What I did not know was that this could have serious consequences in his future.  I am not saying that knowing this would have prevented me from purchasing a horse that cribs. I am suggesting that awareness of what this could lead to is important while making that purchase. We were up front when selling Hughy about his cribbing. His only vice really. They gave Hughy an amazing home his last years on this earth. I feel sad that he will not be around for me to watch him at the Madison County Fair or that he cannot raise another young lady into a strong confident woman. He was a gentle giant and one of the best at taking care of business and his rider at the same time.

Our daughter won highpoint on him numerous times over the years. She entered multiple competitions, and he never failed her in the arena. She did county fairs, Block & Bridle, saddle clubs, Aksarben, state fair, Quarterhorse shows, 4-H fun shows, and rode him just for fun when time allowed. He was an all around horse in the sense that he could do patterns, rail work, jumping, trail, and speed events. I should clarify, Hughy, doing speed events, it was always at ½ throttle. Even when our daughter did the State Fair Queen competitions, she would get into the top 20 but never got him to pick up the pace enough to be in the top 5. He could go full speed in the pasture but doing so with a rider was not acceptable to him.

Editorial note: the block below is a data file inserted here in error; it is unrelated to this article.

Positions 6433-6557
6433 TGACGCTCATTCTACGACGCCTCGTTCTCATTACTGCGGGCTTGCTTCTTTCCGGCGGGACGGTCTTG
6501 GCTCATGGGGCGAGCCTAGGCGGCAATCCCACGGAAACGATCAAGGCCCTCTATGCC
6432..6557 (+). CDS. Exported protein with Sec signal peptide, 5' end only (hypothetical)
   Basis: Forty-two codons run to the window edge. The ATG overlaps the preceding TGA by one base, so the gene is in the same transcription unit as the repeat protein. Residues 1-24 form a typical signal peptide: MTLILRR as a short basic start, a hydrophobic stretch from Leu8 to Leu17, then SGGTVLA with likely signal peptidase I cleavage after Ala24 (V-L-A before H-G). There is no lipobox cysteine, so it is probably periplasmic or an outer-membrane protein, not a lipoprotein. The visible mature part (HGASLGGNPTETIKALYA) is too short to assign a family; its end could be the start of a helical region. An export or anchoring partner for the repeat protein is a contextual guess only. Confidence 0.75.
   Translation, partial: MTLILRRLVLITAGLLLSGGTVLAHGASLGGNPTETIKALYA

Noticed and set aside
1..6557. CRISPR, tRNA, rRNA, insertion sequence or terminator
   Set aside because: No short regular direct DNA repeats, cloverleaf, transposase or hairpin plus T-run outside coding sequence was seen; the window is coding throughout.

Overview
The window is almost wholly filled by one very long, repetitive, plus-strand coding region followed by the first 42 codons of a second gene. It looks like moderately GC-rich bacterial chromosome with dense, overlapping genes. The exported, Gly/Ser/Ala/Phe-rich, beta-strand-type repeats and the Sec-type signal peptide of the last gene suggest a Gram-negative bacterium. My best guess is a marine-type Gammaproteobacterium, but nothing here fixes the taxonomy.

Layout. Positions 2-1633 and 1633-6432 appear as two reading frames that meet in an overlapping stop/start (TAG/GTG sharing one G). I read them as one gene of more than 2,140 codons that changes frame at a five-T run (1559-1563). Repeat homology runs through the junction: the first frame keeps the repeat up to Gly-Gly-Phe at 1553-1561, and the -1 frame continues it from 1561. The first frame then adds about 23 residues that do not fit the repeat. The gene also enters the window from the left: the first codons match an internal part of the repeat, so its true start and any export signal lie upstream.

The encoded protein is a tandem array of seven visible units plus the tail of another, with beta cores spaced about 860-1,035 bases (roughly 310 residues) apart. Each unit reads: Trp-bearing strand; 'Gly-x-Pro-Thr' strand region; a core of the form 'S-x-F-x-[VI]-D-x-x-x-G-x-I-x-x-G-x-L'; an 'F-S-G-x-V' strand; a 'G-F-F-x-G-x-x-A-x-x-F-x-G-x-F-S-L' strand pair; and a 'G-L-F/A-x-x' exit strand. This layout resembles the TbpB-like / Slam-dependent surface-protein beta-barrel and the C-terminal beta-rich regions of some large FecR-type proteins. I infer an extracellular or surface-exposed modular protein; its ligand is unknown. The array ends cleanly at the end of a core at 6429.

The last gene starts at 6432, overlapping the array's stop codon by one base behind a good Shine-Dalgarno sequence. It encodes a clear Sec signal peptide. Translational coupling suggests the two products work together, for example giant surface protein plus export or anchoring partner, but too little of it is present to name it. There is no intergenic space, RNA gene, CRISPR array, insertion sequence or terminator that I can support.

We mourn the loss of this amazing boy who’s registered name was “A Blaze to Victory”. His name held true at many competitions over the years. He now rests in peace after running his final race and finishing strong here on earth. Forever in our hearts Hughy will be and so thankful for all the memories.

Noise Phobias in Dogs

Summertime is a great time of year for pets unless they are fearful of thunderstorms and fireworks. Many dogs in our practice panic when these loud noises are heard. They can keep the entire household up at night because of it. The challenges are real. As veterinarians we understand the frustrations for both the client and the pet. There are various options to consider when addressing these issues. I decided since we are heading towards the Fourth of July and all the loud celebrations that go along with it, a blog about noise phobias would be in order.

I just wish the suggestions and solutions to address these pet behaviors would be easy. We have more options today than we did years ago when Dr. Jim and I started practicing veterinary medicine. Even with those options, no two dogs are alike when it comes to response to therapy. There are multiple variables that impact behavioral therapies in general. Therefore, I want to stress right now that the likelihood of complete control with noise phobia treatments is zero. We can improve the behaviors and reduce the undesirable side effects. However, these pets will always be afraid, and our medications are designed just to reduce panic and its side effects.